Technical Paper

Disc Brake Corner System Modeling and Simulation

1999-10-10
1999-01-3400
This paper documents the advantages of brake corner system modeling and simulation over traditional component analysis techniques. A better understanding of the mechanical dynamics of the disc-braking event has been gained through brake corner system modeling and simulation. Single component analyses do not consider the load transfer between components during the braking event. Brake corner system analysis clearly quantifies the internal load path and load transfer sequence between components due to clearances or tolerance variations in the brake assembly. By modeling the complete brake corner assembly, the interaction between components due to the contact friction loads and variational boundary conditions can be determined. The end result permits optimal design of brake corner systems having less deflection, lower stress, optimum material mass, and reduced lead-time for new designs.
Technical Paper

Non-Linear Dynamic Analysis of a SuperPlug™ Door Module Response to a Door Slam Event

1999-03-01
1999-01-0406
The SuperPlug™ door module is a new Delphi innovation. It is a one-piece composite structure, which integrates several door components into one assembly. This reduces the total part count, simplifies the vehicle level assembly process, and reduces labor cost (see the Appendix). The door slam durability test is an important factor in door module design. As more hardware is integrated into the SuperPlug, this subsystem performance in a door slam test becomes important. Therefore, the correct placement of components and the supporting structure is critical. Currently, the evaluation of door slam durability for the SuperPlug is a process of build then test. This is time consuming and costly due to a long testing lead-time and the expense of tooling a new mold. It was realized that a numerical process for assessing the effect of door slam would be required. This process would compute the dynamic response using finite element analysis (FEA).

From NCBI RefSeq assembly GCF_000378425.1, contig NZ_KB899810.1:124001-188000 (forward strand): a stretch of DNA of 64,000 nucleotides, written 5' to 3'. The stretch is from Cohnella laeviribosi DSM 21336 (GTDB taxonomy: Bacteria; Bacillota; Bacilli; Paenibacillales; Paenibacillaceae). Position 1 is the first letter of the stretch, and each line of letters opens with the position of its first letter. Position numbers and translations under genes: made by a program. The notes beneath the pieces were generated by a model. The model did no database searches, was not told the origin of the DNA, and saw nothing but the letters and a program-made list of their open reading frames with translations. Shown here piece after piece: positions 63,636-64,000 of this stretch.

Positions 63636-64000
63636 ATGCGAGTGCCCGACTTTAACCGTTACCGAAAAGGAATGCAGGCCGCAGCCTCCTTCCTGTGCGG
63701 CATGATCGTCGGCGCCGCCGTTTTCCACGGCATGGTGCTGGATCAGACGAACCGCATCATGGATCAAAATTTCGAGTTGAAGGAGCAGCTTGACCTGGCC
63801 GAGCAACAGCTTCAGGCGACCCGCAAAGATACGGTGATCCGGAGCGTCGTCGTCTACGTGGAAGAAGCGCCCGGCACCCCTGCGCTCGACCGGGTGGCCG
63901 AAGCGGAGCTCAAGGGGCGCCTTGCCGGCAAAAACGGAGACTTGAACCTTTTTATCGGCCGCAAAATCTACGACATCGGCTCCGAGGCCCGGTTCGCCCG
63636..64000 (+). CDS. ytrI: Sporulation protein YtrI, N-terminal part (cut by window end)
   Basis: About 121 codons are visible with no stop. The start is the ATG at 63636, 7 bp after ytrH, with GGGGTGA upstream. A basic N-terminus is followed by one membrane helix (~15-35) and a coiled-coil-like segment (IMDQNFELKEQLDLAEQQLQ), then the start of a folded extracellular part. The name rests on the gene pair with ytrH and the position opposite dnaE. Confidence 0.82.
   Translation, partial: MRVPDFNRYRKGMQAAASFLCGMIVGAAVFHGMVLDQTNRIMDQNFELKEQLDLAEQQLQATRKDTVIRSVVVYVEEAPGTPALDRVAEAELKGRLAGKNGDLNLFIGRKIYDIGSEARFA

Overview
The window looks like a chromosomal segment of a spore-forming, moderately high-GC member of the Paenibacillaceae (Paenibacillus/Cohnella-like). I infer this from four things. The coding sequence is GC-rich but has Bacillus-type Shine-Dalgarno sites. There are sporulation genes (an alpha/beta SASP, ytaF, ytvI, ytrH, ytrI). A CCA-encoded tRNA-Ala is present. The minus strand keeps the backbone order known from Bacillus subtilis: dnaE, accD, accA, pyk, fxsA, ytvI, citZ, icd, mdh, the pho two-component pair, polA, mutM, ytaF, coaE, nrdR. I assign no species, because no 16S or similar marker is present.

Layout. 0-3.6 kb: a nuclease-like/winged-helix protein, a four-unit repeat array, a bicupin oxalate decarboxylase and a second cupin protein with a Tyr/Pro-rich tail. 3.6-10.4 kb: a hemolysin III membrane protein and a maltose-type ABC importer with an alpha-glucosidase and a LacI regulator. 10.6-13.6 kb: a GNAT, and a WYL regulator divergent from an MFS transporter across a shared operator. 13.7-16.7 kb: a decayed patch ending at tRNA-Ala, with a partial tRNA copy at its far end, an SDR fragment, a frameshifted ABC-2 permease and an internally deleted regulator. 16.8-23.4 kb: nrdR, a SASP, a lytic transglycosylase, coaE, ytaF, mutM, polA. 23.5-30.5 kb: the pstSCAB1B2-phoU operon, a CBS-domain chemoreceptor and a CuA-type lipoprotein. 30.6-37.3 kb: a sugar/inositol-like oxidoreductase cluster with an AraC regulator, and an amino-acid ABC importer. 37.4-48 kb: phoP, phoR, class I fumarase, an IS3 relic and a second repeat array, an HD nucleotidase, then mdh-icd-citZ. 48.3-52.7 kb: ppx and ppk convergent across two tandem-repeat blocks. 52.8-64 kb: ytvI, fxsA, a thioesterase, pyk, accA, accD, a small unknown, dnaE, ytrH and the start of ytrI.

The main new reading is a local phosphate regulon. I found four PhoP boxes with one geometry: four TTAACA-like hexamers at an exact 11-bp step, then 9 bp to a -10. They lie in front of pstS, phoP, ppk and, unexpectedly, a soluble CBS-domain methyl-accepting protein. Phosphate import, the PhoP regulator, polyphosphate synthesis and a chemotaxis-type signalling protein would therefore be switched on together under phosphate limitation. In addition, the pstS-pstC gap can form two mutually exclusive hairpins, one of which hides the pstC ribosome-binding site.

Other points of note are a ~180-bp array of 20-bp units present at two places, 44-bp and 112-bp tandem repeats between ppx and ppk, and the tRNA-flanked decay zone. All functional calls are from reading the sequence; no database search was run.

Technical Paper

System Modeling of A Damper Module

2000-03-06
2000-01-0727
A recent trend within the automotive industry has been an emphasis on the development of modular assemblies for future vehicle applications. This trend has created a need for the development of methods to predict the performance of modules within the vehicle environment. In particular, the development of system models that account for the interactions between components within a modular assembly is necessary to insure that a module is properly designed. This paper describes a finite element system model of a damper module as installed in a McPherson strut front suspension. The modeling techniques used to construct the components within the modular assembly are discussed. The results of a study of the structural behavior of a damper module model subjected to quasi-static loading conditions are presented. Additionally, the effects of changes in individual component specifications on the overall system response are considered and the results are displayed.